All Blacks side named to play Japan( Four new All Blacks named in matchday 23)

The All Blacks team to play Japan in the historic Test at Prince Chichibu Memorial Stadium in Tokyo on Saturday 2 November has been named, with two new players to make their Test debuts in the starting XV and another two new All Blacks named on the bench.

The starting XV sees bustling Counties-Manukau and Blues wing Frank Halaiselected in an All Blacks side for the first time, with massive Crusaders and Canterbury lock Dominic Bird also making his debut. At 2.06m, Bird will become the tallest All Black on record when he takes the field, just shading former All Blacks lock Mark Cooksley. Two other new All Blacks have also been named on the bench – Wellington and Hurricanes prop Jeffery Toomaga-Allen and Canterbury and Crusaders loose forward Luke Whitelock.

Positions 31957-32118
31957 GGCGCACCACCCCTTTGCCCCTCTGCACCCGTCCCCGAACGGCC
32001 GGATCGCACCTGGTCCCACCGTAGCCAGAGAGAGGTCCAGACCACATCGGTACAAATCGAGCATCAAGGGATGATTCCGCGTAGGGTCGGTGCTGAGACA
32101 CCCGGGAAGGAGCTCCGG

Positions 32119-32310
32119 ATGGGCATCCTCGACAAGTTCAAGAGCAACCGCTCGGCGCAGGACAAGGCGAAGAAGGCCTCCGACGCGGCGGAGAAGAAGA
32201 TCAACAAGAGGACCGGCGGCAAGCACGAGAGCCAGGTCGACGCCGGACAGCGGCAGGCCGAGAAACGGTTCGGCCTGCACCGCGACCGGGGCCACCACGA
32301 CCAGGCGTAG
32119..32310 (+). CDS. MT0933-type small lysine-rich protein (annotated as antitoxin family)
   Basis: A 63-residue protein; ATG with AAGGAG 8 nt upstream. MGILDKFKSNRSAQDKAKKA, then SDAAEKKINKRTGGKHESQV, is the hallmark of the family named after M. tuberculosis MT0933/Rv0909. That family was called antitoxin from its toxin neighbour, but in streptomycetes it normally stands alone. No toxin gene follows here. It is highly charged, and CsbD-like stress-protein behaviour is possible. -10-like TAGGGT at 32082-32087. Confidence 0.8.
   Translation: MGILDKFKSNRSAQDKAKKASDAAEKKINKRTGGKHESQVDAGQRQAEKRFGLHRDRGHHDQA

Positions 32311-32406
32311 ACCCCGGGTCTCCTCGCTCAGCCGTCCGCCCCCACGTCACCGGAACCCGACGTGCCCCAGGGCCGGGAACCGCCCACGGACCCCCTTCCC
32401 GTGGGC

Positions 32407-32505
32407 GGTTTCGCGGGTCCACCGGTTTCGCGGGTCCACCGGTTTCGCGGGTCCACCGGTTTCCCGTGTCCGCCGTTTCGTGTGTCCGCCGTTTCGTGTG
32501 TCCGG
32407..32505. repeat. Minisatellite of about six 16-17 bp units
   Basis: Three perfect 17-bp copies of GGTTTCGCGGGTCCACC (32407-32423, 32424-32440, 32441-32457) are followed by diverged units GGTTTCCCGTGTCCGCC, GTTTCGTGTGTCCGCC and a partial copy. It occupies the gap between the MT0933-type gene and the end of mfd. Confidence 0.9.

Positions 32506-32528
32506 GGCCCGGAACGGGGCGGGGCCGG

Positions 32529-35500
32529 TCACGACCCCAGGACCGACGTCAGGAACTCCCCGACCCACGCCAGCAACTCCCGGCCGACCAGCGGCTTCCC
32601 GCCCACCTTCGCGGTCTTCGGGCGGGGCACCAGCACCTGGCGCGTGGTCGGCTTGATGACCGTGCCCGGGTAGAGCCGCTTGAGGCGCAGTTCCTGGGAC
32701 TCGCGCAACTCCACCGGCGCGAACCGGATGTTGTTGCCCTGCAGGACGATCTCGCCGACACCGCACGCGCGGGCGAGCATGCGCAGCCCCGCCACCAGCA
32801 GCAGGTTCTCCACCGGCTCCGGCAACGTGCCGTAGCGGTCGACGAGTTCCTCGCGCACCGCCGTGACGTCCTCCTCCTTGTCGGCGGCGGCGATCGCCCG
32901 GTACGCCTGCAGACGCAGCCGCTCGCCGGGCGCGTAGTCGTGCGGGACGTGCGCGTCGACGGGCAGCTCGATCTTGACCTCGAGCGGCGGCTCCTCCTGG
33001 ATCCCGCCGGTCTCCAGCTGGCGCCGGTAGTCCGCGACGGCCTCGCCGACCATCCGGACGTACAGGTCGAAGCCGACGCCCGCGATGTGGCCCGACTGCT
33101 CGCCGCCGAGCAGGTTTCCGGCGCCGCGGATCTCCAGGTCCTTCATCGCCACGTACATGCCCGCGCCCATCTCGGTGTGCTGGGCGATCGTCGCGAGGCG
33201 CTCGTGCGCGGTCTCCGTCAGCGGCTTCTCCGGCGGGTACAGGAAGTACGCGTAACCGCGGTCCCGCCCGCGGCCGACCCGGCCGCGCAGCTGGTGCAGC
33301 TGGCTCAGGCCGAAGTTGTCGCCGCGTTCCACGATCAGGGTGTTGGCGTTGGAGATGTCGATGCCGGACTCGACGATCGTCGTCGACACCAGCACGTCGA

In the starting XV, Wyatt Crockett, Dane Coles and Ben Franks are in the front row; Bird pairs up with lock Jeremy Thrush in the second row, while in the loose forwards, All Blacks Captain Richie McCaw moves to number eight for this Test, which allows Sam Cane another start at seven and Stephen Luatua is at number six. In the backs, Tawera Kerr-Barlow gets his first Test start in his 12th Test while Daniel Carter returns from his shoulder injury to take his regular spot in the ten jersey. In the midfield, Francis Saili starts his second Test start at second five- eighth, inside Ben Smith, who gets another opportunity at centre, while joining Halai in the back three are Charles Piutau on the right wing and Beauden Barrett at fullback.